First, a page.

Saturday, December 5, 2009

Books of 2009

The New York Times has posted its annual list of books: "100 Notable Books of 2009." The first 50 are fiction/poetry, the second 50 are non-fiction. As I noted last year when I wrote about this, the list comes from all the books that were reviewed by the newspaper. They've posted on the website the following disclaimer: "It was not easy picking the winners, and we doubtless made mistakes. To the authors who made the list: congratulations. To the equally deserving ones who did not: our apologies." Interestingly, there are 12 collections of short stories on the list this year, which they call a "heartening development" in this form of storytelling. I must agree.

Whereas last year I had not read a single book on the list, at least this year I can say that I read one, The Little Stranger by Sarah Waters (2009). Here is their summary: "In Waters’s novel of postwar [i.e. World War II] anxiety, members of a decaying upper-crust English family start to come to sticky ends in their creepy mansion." Waters is one of my favorite authors, and this book was quite good. It wasn't as much of a scary thriller as the book jacket implied, but it did have its supernatural moments. The author's amazing ability to create believable characters is definitely among her strong points. I can still vividly see Caroline Ayres reclining on a couch reading, her legs tucked underneath her with the slightest trace of unshaven leg hair just barely peeking out from the long wool skirt she wears. Waters writes with an amazing eye for detail.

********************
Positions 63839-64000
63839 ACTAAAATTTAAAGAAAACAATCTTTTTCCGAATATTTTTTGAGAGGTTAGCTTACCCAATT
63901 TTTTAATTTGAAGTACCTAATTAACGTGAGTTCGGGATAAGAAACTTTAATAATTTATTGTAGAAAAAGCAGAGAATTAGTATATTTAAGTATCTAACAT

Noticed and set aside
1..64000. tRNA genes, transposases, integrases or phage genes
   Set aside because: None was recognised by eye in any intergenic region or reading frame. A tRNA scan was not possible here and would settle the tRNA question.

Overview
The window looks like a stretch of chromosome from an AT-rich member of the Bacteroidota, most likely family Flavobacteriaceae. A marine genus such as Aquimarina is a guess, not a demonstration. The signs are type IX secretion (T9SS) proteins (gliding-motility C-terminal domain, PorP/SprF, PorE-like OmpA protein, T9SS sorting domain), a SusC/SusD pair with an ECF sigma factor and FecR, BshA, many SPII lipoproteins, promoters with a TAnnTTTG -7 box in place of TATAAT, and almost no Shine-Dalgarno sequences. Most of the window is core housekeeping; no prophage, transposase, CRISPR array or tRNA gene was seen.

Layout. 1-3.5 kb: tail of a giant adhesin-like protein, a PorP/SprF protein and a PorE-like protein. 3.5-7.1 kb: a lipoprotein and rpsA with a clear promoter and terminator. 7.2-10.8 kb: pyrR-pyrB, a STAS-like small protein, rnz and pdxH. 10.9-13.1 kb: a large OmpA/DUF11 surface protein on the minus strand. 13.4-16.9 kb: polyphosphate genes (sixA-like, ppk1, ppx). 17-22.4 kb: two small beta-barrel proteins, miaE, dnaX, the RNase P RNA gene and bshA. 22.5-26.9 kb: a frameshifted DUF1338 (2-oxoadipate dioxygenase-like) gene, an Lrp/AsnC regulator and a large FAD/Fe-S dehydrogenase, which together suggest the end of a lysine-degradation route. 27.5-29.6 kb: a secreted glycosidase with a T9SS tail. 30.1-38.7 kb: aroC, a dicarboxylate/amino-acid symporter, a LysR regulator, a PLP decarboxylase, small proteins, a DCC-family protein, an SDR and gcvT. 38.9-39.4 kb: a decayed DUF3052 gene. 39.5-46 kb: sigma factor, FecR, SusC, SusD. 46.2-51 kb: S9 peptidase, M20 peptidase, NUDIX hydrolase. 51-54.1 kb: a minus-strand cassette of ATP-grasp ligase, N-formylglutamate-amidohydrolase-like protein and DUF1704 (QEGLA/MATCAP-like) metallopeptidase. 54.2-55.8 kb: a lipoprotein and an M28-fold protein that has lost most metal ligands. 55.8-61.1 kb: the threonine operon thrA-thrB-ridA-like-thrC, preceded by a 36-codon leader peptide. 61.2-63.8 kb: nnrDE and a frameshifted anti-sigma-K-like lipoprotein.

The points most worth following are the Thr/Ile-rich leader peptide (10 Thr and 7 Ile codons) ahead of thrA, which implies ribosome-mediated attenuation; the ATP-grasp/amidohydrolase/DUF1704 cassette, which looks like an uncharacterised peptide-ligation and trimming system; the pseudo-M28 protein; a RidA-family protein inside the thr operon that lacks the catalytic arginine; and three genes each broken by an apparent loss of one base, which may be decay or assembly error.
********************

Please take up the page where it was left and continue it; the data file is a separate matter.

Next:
If we include my last read of 2008 [Elizabeth Kostova's The Historian, about which I posted a review], I read 35 books this year as of today. Following up on Waters's book, I then read her absolutely amazing novel Fingersmith (2002). It draws on all of Waters's trademarks: Victorian culture, lesbianism, and mysteries. It is unlike anything you will have ever read before, and you will not be able to put it down. One of my other favorite fiction reads this year was Edith Wharton's The House of Mirth (1905) [about which I posted a review], which still occasionally haunts me some mornings, financially speaking, if I stop to buy a $4 cappuccino at Dean & Deluca. Other notable fiction reads this year included Roderick Hudson by Henry James (1875), A Mercy by Toni Morrison (2008) [which was on the NYT's 2008 list], the mystery One Across, Two Down by Ruth Rendell (1971), and The Bonesetter's Daughter by Amy Tan (2001). The following were among the more interesting of the art historical books I read this year: 19th-Century Sculpture by H.W. Janson (1985), The Aesthetic Movement by Lionel Lambourne (1996), and Antoine's Alphabet by Jed Perl (2008), about which I may be writing a review soon. If you're wondering about the book cover you see here, it's for Mansfield Park by Jane Austen (1814), which I'm reading right now, along with the exhibition catalogue for Watteau, Music, and Theater (2009) and The Spirituality of Imperfection: Storytelling and the Search for Meaning by Ernest Kurtz & Katherine Ketcham (1992), but those will have to go on next year's list.

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